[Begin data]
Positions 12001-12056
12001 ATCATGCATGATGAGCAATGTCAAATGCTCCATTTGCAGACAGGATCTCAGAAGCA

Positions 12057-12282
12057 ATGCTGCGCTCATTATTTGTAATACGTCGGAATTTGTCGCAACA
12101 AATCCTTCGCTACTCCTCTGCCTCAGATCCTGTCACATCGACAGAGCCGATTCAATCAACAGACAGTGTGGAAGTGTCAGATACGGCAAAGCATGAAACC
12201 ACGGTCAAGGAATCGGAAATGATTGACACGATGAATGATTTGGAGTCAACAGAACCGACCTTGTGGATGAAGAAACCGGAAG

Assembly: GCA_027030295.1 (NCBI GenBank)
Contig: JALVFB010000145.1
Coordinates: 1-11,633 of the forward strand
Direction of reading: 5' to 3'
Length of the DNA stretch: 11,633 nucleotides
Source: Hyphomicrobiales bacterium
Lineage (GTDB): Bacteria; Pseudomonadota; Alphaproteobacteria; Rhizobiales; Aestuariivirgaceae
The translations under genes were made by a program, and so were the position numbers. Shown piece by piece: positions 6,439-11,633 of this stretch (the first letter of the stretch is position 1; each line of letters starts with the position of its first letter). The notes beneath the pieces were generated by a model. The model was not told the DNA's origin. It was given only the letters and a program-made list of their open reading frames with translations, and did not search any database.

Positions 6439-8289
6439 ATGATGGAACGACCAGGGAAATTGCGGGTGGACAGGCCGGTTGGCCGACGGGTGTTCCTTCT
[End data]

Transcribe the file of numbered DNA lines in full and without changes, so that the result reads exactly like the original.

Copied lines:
Positions 12001-12056
12001 ATCATGCATGATGAGCAATGTCAAATGCTCCATTTGCAGACAGGATCTCAGAAGCA

Positions 12057-12282
12057 ATGCTGCGCTCATTATTTGTAATACGTCGGAATTTGTCGCAACA
12101 AATCCTTCGCTACTCCTCTGCCTCAGATCCTGTCACATCGACAGAGCCGATTCAATCAACAGACAGTGTGGAAGTGTCAGATACGGCAAAGCATGAAACC
12201 ACGGTCAAGGAATCGGAAATGATTGACACGATGAATGATTTGGAGTCAACAGAACCGACCTTGTGGATGAAGAAACCGGAAG

Assembly: GCA_027030295.1 (NCBI GenBank)
Contig: JALVFB010000145.1
Coordinates: 1-11,633 of the forward strand
Direction of reading: 5' to 3'
Length of the DNA stretch: 11,633 nucleotides
Source: Hyphomicrobiales bacterium
Lineage (GTDB): Bacteria; Pseudomonadota; Alphaproteobacteria; Rhizobiales; Aestuariivirgaceae
The translations under genes were made by a program, and so were the position numbers. Shown piece by piece: positions 6,439-11,633 of this stretch (the first letter of the stretch is position 1; each line of letters starts with the position of its first letter). The notes beneath the pieces were generated by a model. The model was not told the DNA's origin. It was given only the letters and a program-made list of their open reading frames with translations, and did not search any database.

Positions 6439-8289
6439 ATGATGGAACGACCAGGGAAATTGCGGGTGGACAGGCCGGTTGGCCGACGGGTGTTCCTTCT